Key small business group missing from big lobbying battle of the year

The National Federation of Independent Business, which bills itself as “The Voice of Small Business”, has been virtually silent in perhaps the biggest policy battle affecting small businesses in Congress this year: debit-card transaction fees.

Aside from posting a relatively obscure statement of support on its website, NFIB, one of the most powerful trade associations in Washington, has largely stayed out of the fight.

Congressional aides, business lobbyists and small-business owners around the country who favor capping debit-card fees say that NFIB’s lack of action is puzzling and disappointing.

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“They started out as an organization supported by small businesses and there are still a lot of small businesses that belong,” said Mary Noel Black, who owns a UPS franchise in Baton Rouge, Louisiana. “Oddly enough, they haven’t come on board, they haven’t come out one way or the other, which is unusual.”

Black, who participated in a conference call with Sen. Dick Durbin (D-Ill.), who’s led the charge to cap debit-card fees, said the issue “is very important to small merchants, the real small businesses.”

Black said she paid $400 in debit-card fees in March. She calculates she would have paid only $70 if those fees were capped at 12 cents per transaction, as the Federal Reserve has proposed in a rulemaking process that will become final on July 21.

NFIB expressed its support for limiting debit-card fees in a restrained statement posted under the “issues” section of its website. But it’s a far cry from the concerted advertising and grassroots lobbying battle that other organizations such as the Retail Industry Leaders Association are engaged in.

But NFIB, despite Durbin’s urging, declined to vocally support the amendment that Durbin offered successfully to last year’s Wall Street reform bill, directing the Federal Reserve to study debit-card fees.

One member of the coalition that supports a limit on fees said the NFIB’s “lack of intensity” is “disappointing.”

Another member said, “This is the biggest small-business issue of the year and NFIB’s not involved.”

Three different spokespersons for NFIB did not respond Friday afternoon to requests for comment.

Erick Cedano, who owns a small photo lab in Elizabeth, N.J., said he hasn’t heard from NFIB on swipe-fees. Instead, he is working with the Main Street Alliance, a network of state-based small business coalitions.

“There are groups that are going to Washington saying they’ll help small businesses but are not truly helping small businesses with only three, four or five employees,” Cedano said.

He began questioning NFIB’s representation of businesses such as his after NFIB opposed the 2010 healthcare reform law.

Last year, NFIB’s president called the new healthcare law “death by a thousand cuts for small business owners.”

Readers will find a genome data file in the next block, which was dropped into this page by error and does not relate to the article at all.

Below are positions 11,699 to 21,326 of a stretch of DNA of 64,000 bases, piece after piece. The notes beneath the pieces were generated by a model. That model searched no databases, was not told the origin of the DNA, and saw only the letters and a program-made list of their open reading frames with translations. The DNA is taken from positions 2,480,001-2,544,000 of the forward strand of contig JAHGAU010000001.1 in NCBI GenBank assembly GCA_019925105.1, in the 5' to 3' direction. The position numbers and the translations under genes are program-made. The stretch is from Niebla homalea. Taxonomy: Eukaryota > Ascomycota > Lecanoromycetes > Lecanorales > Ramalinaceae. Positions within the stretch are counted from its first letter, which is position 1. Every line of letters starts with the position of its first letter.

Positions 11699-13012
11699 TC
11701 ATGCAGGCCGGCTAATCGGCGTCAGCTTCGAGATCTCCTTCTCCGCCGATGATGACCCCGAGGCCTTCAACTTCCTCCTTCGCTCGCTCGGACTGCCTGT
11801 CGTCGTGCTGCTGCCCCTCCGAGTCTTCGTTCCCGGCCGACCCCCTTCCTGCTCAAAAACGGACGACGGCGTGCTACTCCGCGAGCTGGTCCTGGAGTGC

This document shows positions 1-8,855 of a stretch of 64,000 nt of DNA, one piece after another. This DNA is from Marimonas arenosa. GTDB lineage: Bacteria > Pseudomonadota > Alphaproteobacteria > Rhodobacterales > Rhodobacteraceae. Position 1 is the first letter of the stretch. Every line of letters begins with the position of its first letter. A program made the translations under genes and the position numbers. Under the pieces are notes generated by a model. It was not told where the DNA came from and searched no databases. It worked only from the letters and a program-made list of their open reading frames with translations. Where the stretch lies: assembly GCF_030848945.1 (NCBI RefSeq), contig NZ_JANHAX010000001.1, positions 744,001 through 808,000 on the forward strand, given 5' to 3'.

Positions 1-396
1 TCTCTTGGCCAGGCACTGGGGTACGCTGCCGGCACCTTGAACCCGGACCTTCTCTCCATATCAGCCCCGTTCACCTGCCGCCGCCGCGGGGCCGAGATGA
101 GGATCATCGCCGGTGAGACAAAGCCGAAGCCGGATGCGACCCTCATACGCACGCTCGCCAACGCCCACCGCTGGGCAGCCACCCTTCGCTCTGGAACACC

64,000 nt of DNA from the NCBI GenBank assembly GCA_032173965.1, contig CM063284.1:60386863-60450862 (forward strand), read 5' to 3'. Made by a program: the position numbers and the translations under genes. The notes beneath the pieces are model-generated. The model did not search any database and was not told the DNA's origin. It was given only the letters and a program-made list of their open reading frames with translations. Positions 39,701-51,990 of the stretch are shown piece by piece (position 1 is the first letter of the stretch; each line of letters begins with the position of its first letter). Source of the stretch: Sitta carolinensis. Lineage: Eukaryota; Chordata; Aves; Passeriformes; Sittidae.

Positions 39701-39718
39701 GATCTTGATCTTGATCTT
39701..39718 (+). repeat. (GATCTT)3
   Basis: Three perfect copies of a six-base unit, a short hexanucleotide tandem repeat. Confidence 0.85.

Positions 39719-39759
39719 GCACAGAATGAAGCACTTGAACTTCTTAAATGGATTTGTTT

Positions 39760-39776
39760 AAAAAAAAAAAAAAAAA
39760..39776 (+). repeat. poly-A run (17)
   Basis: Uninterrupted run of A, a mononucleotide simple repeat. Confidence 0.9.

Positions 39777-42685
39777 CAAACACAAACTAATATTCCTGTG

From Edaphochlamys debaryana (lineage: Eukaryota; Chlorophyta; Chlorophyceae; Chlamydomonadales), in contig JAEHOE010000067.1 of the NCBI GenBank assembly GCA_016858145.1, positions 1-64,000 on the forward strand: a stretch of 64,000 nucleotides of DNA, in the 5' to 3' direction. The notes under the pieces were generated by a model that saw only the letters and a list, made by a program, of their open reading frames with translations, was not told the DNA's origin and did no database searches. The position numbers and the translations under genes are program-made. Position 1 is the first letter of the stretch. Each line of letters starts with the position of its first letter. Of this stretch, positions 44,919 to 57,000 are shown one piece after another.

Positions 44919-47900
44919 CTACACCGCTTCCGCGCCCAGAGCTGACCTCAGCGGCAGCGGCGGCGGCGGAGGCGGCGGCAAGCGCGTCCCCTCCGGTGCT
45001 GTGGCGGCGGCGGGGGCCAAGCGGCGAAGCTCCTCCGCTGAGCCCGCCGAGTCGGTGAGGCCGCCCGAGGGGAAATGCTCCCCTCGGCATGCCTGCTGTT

NFIB’s low profile in the battle over debit-card swipe fees has been noticed by business lobbyists on K Street.

“It has been noted downtown that NFIB has been more or less AWOL,” said one business lobbyist.

Other trade associations representing small business retailers have carried the load in opposing an amendment proposed by Sen. Jon Tester (D-Mont.) that would direct the Fed to delay implementation of a cap on swipe-fees.

Durbin, who has led the opposition to Tester’s amendment, has called it a tactic to quietly kill the Fed’s rule.

Durbin and his allies in the small-business and retail community have been locked in a megabattle with banking interests, a lobbying war that has covered Washington's Metro cars with advertising.

Brian Dodge, senior vice president of communications at the Retail Industry Leaders Association, said swipe fees is a huge issue for small businesses.

“For most small businesses, it’s the second-highest fee they pay,” he said. “For the last 10 months, [small businesses] have been expecting these fees to come into alignment with costs. Now you have some in Congress trying to take a swipe at this relief.”

In the last three months, the Retail Industry Leaders Association has brought the representatives of nearly 200 small businesses to Washington to lobby in favor of the rulemaking.

The group has also conducted a grassroots advertising campaign.

Other groups that have been active are the Main Street Alliance, which helped organize a conference call with Durbin last week; the Food Marketing Institute; the National Grocers Association; the National Restaurant Association; the National Retail Federation; and the Consumer Federation of America.

Small business groups won a victory recently when a spokesman for Senate Majority Leader Harry Reid (D-Nev.) said Reid would oppose Tester’s amendment.

“He feels it’s unfair to small businesses,” Reid spokesman Jon Summers said of the Tester measure.